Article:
Online education will be a disruptive destroyer of educational bureaucrats. But it will be a boon to great teachers.
Let's examine why by studying recent history.
Do you remember how fast blogs went from total obscurity to outlandish omnipresence? I started this blog in 2002, so I remember.
A lot has happened in the past 15 years. Today there are thousands of well-known blogs and bloggers.
Most are super-niche. Many are thriving.
Yes, many are pitiful. That's to be expected.
Bad writing? Yep, lots of it.
Disjointed thinking? Of course.
But you know what else happened in the past 15 years?
A bunch of thoughtful folks created successful blogs. They spent a few years building a loyal audience with compelling writing.
Eventually, they figured out how to monetize: writing books or getting speaking gigs.
Meet the New "Educators"
So, how does blogging apply to online education?
Well, some of those money-making-bloggers have turned their attention to online education. And guess what's happening?
They're starting to make even more money. And you know what will happen next, right?
Other people are going to notice and start doing the same thing. Of course, it won't be exactly like the blog revolution of 2002 – 2015.
Teaching people is tricky. It's sort of like writing, but harder.
The opportunity is there and people with the right skills will find that opportunity quickly. Great teachers will see the opportunity to help more folks, and make more money at the same time.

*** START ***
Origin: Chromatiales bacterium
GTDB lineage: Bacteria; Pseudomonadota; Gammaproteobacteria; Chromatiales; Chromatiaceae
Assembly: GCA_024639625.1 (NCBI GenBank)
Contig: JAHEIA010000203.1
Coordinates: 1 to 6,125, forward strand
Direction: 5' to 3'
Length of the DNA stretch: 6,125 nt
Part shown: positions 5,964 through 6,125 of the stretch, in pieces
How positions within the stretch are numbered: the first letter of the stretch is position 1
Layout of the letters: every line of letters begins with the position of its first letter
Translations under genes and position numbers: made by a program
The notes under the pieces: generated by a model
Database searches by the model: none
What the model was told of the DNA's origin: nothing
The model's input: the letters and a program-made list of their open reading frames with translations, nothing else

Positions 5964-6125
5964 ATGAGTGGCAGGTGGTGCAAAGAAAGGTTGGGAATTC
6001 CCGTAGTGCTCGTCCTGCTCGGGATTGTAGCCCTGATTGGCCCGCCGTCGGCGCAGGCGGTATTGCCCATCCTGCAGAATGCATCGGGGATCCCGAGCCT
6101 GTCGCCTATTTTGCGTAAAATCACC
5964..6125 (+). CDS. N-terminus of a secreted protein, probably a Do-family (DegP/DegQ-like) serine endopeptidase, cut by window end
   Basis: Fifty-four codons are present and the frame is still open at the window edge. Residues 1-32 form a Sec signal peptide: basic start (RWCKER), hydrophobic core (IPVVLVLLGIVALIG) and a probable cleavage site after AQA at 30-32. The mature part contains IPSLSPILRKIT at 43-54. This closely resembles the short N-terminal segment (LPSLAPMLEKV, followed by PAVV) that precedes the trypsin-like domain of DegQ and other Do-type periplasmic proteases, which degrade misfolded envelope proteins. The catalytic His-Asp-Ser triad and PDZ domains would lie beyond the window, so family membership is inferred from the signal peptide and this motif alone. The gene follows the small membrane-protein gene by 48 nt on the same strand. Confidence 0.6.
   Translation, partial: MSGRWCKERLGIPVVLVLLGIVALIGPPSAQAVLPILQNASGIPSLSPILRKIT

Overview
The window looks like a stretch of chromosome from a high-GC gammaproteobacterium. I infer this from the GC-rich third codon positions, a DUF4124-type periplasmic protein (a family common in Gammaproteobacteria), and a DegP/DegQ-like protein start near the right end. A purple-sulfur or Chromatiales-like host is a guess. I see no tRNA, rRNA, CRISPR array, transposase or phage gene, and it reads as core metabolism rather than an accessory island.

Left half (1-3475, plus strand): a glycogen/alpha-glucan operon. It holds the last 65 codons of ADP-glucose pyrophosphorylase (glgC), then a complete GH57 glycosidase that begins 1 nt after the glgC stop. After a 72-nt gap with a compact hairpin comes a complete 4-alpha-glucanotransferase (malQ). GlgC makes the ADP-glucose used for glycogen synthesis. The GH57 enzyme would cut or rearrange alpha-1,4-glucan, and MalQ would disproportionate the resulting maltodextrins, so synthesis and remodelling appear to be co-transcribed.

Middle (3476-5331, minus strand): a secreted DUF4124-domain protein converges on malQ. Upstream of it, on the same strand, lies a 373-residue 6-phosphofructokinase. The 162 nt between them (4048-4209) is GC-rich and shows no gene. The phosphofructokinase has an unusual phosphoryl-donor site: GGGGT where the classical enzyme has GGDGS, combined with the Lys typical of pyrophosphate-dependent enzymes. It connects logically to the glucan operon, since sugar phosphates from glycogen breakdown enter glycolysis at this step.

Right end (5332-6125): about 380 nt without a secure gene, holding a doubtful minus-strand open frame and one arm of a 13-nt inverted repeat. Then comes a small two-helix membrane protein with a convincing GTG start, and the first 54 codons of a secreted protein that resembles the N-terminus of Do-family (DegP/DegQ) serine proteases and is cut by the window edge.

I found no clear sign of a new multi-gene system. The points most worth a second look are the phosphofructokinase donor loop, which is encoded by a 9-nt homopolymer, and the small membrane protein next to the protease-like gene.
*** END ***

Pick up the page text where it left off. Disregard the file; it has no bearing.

Even teachers who never created a blog.
It's already happening. And there is data to prove it. For example, the worldwide market for e-learning was $35 billion in 2011. The market this year is expected to be $51 billion.
Online education is growing at a phenomenal rate. Almost double in 5 years.
Makes sense, right? More people are coming online worldwide. Internet speeds are increasing. Mobile internet is blowing through the roof.
So how will this powerful trend play out?
Back to history class.
Remember how blogs and online publication created major challenges for newspapers? Well, online education will pose similar problems for traditional education.
The pattern will be almost the same for traditional education as it was for newspapers and traditional publishers ten years ago.
First, they'll ignore the opportunity.
After entrepreneurial teachers capture huge swaths of the new market the educational bureaucracies will see declines in revenue.
There will be layoffs followed by hand-wringing. The bureaucrats will claim they couldn't foresee the upheaval.
Here's an important lesson those leaders should try to learn: Living in the mainstream dulls the senses.
People in the mainstream always have trouble seeing the radical shifts taking place in the distance.
But out on the edge, the view is different.
Online education is a powerful trend.
The highest growth rate is in Asia (17.3%), followed by Eastern Europe (16.9%), Africa (15.2%) and Latin America (14.6%).
If you're a great teacher or aspire to be one, now's your time.
You don't need permission to help people (and make good money doing so).
You just need a platform.
If you want a simple, easy-to-use platform I suggest you try Thinkific. It has all the components you need to publish and sell an online course.
Of course, you also need to find an audience.
That involves marketing, which most people suck at. Teachers especially.
Read Michael Hyatt's book Platform if you want to know how to attract an online audience in a powerful and tasteful way.
One word of caution, though.
Don't listen to the doubting voice in your head. Don't listen to naysayers and ignorant pontificators.
Most of all don't listen to educational bureaucrats.
Now's your time.
There's an audience out there trying to find you, and they're ready to learn.
They're waiting for you.
What are you waiting for?